some other guy

Well-Known Member
looking at
1650394995727.png
more I'm really amazed this hadn't killed somebody already
I'm very curious when the modification was made.
 

Tom Morrow

Well-Known Member
I wonder if we'll ever find out who made the adjustment. I think it can be ruled out that the ride attendants at the scene did anything wrong.

edited for clarity
 
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lewisc

Well-Known Member
I wonder if we'll ever find out who made the adjustment. I think it can be ruled out that the ride attendants at the scene didn't do anything wrong.
Maybe if there is a criminal trial.

Maybe if it goes to a civil trial. Maybe not if the case settles.
 

lazyboy97o

Well-Known Member
I wonder if we'll ever find out who made the adjustment. I think it can be ruled out that the ride attendants at the scene didn't do anything wrong.

Maybe if there is a criminal trial.

Maybe if it goes to a civil trial. Maybe not if the case settles.
I believe the Department of Agriculture is still investigating. The report that was published was just a preliminary report.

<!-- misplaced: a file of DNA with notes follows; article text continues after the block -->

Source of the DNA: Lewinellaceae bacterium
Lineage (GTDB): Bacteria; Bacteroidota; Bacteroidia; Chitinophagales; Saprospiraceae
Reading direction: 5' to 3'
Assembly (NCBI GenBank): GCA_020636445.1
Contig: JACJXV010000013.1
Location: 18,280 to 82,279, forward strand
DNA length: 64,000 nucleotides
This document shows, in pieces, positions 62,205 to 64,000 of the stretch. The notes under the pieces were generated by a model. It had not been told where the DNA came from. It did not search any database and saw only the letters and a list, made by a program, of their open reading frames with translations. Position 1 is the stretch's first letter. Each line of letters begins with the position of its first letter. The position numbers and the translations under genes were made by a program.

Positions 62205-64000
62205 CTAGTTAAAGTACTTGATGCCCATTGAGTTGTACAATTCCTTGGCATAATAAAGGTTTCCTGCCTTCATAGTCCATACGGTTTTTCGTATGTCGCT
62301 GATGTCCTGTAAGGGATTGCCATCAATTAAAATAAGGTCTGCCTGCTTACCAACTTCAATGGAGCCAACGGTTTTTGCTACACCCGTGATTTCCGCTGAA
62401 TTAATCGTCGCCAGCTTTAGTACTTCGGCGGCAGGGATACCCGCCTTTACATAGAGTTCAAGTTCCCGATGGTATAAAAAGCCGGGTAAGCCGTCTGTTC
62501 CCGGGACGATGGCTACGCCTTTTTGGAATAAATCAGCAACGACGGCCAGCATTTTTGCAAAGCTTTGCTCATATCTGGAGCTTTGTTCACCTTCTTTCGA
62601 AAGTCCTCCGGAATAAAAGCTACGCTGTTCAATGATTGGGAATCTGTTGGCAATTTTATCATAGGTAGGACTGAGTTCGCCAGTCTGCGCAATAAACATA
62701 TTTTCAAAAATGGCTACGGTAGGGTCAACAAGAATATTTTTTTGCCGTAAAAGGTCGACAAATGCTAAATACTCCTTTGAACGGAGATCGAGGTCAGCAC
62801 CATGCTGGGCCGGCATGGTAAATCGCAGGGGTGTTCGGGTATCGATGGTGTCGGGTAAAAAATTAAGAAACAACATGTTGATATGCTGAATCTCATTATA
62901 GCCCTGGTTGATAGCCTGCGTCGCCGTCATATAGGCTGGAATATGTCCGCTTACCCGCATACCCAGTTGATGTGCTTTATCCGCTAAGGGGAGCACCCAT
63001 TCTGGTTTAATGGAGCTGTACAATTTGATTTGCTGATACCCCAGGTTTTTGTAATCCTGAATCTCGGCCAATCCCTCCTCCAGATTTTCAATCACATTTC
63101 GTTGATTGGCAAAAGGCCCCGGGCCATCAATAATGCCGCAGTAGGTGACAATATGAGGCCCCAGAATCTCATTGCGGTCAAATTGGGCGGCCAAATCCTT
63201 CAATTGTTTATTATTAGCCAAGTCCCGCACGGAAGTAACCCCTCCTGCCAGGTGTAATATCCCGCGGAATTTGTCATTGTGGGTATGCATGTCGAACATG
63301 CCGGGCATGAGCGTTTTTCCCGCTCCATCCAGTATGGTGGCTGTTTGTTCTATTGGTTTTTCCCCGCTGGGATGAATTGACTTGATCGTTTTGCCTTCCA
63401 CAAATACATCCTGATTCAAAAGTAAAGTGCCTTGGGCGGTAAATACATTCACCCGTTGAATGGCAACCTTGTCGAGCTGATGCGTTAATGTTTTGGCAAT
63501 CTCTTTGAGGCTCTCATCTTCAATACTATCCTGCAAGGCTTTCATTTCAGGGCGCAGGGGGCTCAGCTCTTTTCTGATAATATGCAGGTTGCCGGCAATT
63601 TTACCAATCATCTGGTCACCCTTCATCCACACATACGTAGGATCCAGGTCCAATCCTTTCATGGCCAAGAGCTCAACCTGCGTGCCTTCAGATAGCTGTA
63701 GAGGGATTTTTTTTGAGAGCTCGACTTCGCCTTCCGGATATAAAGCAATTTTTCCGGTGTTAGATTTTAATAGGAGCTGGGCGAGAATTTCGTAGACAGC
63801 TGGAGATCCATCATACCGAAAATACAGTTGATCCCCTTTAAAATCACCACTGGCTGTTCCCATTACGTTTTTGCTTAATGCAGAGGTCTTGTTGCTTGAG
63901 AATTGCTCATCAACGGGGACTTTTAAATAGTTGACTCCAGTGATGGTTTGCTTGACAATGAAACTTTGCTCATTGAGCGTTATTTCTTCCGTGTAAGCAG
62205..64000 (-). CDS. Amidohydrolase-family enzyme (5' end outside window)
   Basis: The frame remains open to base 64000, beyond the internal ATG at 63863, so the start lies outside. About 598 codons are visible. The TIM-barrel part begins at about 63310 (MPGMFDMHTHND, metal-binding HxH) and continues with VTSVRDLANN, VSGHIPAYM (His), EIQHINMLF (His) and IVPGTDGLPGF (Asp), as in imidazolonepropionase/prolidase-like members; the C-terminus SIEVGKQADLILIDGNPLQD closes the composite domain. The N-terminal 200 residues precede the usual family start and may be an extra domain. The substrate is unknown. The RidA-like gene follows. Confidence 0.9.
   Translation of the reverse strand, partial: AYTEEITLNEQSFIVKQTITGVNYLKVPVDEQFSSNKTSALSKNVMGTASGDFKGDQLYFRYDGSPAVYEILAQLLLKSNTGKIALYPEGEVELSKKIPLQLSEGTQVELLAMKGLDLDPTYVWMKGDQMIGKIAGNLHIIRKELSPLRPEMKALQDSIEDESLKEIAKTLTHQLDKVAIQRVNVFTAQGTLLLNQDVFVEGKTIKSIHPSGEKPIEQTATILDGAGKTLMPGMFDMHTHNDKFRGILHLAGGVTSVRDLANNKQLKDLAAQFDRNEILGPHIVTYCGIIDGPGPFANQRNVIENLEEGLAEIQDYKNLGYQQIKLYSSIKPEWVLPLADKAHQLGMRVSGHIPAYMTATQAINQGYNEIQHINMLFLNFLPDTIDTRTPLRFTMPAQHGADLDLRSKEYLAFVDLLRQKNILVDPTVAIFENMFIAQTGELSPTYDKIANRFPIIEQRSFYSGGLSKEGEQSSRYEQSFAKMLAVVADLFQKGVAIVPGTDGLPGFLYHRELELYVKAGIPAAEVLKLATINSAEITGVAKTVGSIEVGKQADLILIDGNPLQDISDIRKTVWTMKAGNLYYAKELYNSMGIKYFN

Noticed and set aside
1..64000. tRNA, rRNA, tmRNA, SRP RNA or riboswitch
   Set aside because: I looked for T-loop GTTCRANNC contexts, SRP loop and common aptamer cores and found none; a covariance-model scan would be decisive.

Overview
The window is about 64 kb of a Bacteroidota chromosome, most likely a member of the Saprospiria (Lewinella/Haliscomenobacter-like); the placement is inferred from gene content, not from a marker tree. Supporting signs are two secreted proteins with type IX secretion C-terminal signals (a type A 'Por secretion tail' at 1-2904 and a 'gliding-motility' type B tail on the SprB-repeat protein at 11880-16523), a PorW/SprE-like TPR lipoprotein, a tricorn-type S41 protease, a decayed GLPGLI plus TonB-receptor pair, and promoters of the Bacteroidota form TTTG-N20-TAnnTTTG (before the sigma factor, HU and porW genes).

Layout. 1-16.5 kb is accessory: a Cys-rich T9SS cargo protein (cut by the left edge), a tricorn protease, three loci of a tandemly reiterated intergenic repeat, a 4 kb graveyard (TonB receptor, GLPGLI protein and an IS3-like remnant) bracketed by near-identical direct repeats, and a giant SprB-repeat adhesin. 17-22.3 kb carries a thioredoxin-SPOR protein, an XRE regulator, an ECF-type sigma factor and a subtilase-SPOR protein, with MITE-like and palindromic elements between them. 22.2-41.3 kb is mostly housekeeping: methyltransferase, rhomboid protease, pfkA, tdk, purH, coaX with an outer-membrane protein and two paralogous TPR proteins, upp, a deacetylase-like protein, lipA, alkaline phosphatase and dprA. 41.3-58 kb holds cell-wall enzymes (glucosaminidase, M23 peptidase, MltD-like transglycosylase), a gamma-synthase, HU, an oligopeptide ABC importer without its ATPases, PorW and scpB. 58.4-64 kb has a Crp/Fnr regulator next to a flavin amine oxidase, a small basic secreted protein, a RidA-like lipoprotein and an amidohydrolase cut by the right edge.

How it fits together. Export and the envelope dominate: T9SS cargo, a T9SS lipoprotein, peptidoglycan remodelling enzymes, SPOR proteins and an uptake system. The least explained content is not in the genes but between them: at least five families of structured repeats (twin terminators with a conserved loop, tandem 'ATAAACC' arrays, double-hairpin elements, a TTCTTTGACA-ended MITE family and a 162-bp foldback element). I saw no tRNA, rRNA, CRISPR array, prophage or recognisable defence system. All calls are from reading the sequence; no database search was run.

some other guy

Well-Known Member
Maybe if there is a criminal trial.

Maybe if it goes to a civil trial. Maybe not if the case settles.
yeah if it hits the courts (and it can clearly be determined who gave the order to mod the seat / who modded the seat) then it'll probably come out regardless of how the judgement goes
Florida is usually remarkably transparent about court matters, that's part of where the legends of Florida Man comes from, although we certainly do our fair share of the heavy lifting, the way that arrests and court proceedings are public matter, it amplifies it a lot.

if they settle out of court then very likely not
you don't settle out of court to make more noise
now that I think about it if I was the operation I'd look at my options to find a specific person or two that I could throw under the bus (or who may legit have been solely responsible for an unauthorized mod) and make it so they take the fall at trial / settlement, if that ends up the circumstances _maybe_ a name or two gets the blame